You’d think after all that I would have finally learned my lesson about advocating for myself. And I am finally starting to. I have been battling mystery pelvic pain, on and off, for almost right years. The first time, my parents didn’t believe I was sick and we were on vacation, so I was being dragged up and down cathedrals in Italy. The pain came back again about three years later. Then one year later. Then again and again with increasing frequency. After a misdiagnosis of Crohn’s disease and ruling out appendicitis three times over, I realized I was feeling this pelvic pain constantly—not just when ovulating like how it started. I’ve bled after ultrasounds and not said anything to the doctor. In fact my gyno was stunned to know that during my ovulation pain spells I can’t sleep without taking some narcotics left over from a family member’s injury or oral surgery.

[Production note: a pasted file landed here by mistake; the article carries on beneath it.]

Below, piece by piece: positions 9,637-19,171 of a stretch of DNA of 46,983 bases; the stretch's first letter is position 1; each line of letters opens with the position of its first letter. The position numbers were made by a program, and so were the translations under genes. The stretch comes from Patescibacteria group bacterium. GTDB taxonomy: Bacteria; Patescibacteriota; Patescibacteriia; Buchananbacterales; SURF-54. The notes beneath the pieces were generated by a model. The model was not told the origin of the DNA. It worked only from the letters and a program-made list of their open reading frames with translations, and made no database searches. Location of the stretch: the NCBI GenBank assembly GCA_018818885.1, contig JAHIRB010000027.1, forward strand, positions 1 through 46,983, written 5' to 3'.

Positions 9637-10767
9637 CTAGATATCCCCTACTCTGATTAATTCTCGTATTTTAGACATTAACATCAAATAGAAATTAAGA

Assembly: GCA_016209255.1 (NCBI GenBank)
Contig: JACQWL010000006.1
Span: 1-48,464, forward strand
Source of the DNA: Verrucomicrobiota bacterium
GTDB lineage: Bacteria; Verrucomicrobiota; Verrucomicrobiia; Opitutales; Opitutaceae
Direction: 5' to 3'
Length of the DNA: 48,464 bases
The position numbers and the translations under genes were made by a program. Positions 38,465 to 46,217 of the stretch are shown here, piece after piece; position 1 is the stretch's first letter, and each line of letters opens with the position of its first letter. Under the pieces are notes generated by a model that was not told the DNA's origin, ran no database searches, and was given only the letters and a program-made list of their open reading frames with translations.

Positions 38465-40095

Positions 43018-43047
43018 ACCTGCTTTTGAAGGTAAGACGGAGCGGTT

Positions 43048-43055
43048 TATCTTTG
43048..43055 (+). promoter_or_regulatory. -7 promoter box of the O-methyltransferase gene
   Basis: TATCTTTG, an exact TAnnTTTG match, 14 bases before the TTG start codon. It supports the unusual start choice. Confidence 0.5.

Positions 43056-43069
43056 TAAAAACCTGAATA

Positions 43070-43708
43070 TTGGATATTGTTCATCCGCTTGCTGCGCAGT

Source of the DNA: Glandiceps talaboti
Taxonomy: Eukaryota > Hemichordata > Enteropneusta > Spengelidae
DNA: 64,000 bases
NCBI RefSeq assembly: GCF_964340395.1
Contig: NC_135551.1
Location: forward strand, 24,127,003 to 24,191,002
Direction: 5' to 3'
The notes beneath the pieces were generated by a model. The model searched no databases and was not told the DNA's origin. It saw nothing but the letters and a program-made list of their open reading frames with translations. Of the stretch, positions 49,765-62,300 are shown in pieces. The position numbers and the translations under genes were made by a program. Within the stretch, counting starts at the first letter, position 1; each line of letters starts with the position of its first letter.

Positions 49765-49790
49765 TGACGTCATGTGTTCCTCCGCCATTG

I hadn’t even let my doctor know how much pain I was in. This had to stop.

Even as I lie awake at 2:30 am cringing slightly at the pain part of me is saying it’s not so bad. The other, newer part of me is saying “you shouldn’t be in pain at all!” Which is why I’m taking steps to truly diagnose and treat what I am almost certain is endometriosis. I’m seeing my surgeon on Thursday to get all the information and if all goes well I’ll be proceeding with the surgery in early August.

I just hope I can continue to take care of myself and speak up about my health.


winter soldier versions, as promised

now with more sam wilson!

July 2014. 

I’m finally going to talk to my doctors about surgery to diagnose endometriosis. I’m 25, I’ve been dealing with mystery pain since I was seventeen.